Likewise, the numbers indicate that 1,081 patients in the state who contracted COVID-19 were in intensive care unit beds, up from 1,223 the previous week.
In this context, positive tests for the virus fell below 5%, after the Sunshine State had experienced an increase in cases and referrals to hospitals in July and August as a result of the delta variant.
The state Department of Health reported that the number of positive tests stood at 4.8%. To keep the virus under control, health specialists have recommended that the average positivity rate be kept below 5% for at least two weeks.
The last time Florida reached that threshold was on June 25, according to official figures.
Just a month ago, Florida reported a positivity rate of over 10%.
The Florida health authority also reported that 11,339,967 residents have been fully vaccinated, more than 30,000 fewer than last week. It is the first time that the state reports a drop in this line.
Meanwhile, 625,221 residents received booster shots and, according to reports, 59% of Floridians 12 years and older are fully vaccinated.
In Miami-Dade, where the vaccination campaign has been more successful, the vaccination rate exceeds 83%, and therefore the incidence of infections is even lower than in the rest of the state.
However, experts in the health area have said that this is not the time to “lower our guard”, since 1,368 residents have died due to the disease since the 1st. October.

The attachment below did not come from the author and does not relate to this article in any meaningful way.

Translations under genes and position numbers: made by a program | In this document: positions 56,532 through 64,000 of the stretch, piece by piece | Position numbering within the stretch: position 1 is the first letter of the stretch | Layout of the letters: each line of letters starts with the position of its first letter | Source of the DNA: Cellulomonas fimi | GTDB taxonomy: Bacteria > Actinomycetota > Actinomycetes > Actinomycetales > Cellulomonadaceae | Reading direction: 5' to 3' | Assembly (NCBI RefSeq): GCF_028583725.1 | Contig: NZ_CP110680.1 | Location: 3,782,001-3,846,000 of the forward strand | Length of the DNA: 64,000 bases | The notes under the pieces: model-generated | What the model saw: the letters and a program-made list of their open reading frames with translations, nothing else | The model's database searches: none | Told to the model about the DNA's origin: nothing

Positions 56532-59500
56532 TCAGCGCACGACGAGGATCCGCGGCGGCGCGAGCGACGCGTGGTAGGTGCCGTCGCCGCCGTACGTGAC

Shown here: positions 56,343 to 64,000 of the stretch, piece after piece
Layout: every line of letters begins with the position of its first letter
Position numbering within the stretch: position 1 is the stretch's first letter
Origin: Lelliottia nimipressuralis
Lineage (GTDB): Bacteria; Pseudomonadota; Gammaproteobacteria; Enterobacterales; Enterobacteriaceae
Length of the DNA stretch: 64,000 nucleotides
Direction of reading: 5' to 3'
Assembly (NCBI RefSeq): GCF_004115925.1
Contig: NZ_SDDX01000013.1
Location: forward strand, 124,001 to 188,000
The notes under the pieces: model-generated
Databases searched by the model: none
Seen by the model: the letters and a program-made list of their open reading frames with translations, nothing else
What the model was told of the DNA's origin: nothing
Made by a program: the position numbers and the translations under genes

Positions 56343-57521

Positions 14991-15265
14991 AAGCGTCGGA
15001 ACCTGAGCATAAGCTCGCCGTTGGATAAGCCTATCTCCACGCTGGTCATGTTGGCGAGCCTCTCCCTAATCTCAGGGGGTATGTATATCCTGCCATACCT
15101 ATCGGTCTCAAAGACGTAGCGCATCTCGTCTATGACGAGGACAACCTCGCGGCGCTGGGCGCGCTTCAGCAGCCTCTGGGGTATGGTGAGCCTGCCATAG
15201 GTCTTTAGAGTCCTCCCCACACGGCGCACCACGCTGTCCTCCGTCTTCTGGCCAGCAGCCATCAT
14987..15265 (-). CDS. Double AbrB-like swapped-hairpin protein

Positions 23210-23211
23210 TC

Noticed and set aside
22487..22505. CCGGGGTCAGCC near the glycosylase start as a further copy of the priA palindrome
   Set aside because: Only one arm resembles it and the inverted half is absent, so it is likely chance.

Dr. Dadilia Garcés, an epidemiologist at Miami Dade College, told DIARIO LAS AMÉRICAS that “although there is treatment with monoclonal antibodies and that vaccines have been effective, it is not good to lower our guard now that the parties”.
According to Garcés, “Halloween, Thanksgiving and Christmas are coming, so there will be a mobilization of more people who travel from state to state, and there are some who still have high rates of COVID.”
According to his statement, Floridians should not make “the same mistake” as last summer when mitigation measures were “relaxed”. “We must avoid a new wave,” he said.
The number of deaths from COVID-19 in Florida rose to 57,300 according to the latest CDC data released Tuesday, an increase of 887 from the previous day. Those deaths did not all occur in the past 24 hours and date back weeks.
“We must continue to vaccinate and use our masks when necessary,” said the epidemiologist.